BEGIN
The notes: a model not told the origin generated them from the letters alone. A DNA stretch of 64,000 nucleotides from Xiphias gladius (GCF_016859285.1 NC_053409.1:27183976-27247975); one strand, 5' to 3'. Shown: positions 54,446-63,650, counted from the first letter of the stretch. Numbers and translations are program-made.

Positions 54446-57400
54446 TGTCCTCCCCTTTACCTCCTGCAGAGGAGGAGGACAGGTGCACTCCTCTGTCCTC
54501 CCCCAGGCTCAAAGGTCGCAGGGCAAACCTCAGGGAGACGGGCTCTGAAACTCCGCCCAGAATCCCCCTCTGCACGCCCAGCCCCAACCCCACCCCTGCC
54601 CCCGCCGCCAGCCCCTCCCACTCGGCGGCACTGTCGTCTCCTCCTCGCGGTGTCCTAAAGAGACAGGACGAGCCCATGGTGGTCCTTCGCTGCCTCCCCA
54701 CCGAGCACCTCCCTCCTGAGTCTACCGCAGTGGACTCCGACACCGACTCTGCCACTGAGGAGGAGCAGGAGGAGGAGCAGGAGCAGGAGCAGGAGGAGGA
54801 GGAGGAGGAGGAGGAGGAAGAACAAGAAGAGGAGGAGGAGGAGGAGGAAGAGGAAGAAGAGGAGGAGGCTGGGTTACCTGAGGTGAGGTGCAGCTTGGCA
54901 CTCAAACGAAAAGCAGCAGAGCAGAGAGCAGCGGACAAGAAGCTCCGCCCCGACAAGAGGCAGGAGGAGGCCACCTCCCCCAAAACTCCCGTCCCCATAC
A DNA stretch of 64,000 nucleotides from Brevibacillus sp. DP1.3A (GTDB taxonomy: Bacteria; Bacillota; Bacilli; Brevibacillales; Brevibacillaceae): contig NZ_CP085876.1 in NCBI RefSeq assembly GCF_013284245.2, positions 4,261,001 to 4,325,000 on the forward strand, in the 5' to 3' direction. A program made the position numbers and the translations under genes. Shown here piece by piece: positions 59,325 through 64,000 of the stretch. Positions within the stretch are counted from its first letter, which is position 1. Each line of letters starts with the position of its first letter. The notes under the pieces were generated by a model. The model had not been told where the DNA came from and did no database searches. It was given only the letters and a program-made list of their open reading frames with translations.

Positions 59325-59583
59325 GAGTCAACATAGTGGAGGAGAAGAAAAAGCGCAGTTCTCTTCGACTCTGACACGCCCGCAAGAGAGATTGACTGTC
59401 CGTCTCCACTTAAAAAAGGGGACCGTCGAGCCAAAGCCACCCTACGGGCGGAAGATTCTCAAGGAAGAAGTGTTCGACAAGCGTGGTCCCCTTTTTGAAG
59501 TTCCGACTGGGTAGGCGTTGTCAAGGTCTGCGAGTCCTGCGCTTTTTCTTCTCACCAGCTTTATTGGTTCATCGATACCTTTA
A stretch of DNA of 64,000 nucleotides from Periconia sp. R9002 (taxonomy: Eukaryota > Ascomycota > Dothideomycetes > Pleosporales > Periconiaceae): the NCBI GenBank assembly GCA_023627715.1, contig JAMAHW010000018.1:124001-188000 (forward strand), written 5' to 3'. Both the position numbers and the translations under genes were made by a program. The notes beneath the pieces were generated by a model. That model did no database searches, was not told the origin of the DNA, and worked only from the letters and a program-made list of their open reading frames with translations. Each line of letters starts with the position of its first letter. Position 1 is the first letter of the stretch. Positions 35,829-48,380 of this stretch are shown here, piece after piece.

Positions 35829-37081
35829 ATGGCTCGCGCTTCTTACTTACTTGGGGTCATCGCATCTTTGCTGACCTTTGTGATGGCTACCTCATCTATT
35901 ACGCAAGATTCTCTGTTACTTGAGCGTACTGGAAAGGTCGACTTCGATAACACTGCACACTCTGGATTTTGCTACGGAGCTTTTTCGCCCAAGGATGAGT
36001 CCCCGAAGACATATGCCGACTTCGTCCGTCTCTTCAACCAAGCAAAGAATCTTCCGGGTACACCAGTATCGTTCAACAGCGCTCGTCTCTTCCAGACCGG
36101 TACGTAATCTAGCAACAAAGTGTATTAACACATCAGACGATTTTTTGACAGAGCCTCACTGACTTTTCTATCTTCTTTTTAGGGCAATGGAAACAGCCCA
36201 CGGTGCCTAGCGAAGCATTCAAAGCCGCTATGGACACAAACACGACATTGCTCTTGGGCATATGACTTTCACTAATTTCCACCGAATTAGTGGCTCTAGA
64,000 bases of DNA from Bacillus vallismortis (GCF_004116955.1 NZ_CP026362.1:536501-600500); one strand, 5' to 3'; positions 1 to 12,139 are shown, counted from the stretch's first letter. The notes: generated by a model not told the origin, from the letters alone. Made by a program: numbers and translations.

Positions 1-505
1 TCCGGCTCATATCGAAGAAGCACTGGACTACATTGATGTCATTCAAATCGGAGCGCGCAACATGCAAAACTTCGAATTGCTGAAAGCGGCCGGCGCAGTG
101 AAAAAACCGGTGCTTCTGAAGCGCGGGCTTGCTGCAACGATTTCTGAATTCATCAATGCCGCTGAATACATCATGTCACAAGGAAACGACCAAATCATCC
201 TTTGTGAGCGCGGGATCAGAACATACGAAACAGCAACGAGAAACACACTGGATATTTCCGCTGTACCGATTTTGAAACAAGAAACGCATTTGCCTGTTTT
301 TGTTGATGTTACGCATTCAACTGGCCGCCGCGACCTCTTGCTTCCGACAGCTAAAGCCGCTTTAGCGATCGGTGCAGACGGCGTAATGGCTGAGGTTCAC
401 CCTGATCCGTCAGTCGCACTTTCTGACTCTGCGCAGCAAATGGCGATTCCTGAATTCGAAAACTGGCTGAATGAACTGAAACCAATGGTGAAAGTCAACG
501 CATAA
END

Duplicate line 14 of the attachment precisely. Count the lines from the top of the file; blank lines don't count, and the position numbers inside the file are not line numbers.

A stretch of DNA of 64,000 nucleotides from Periconia sp. R9002 (taxonomy: Eukaryota > Ascomycota > Dothideomycetes > Pleosporales > Periconiaceae): the NCBI GenBank assembly GCA_023627715.1, contig JAMAHW010000018.1:124001-188000 (forward strand), written 5' to 3'. Both the position numbers and the translations under genes were made by a program. The notes beneath the pieces were generated by a model. That model did no database searches, was not told the origin of the DNA, and worked only from the letters and a program-made list of their open reading frames with translations. Each line of letters starts with the position of its first letter. Position 1 is the first letter of the stretch. Positions 35,829-48,380 of this stretch are shown here, piece after piece.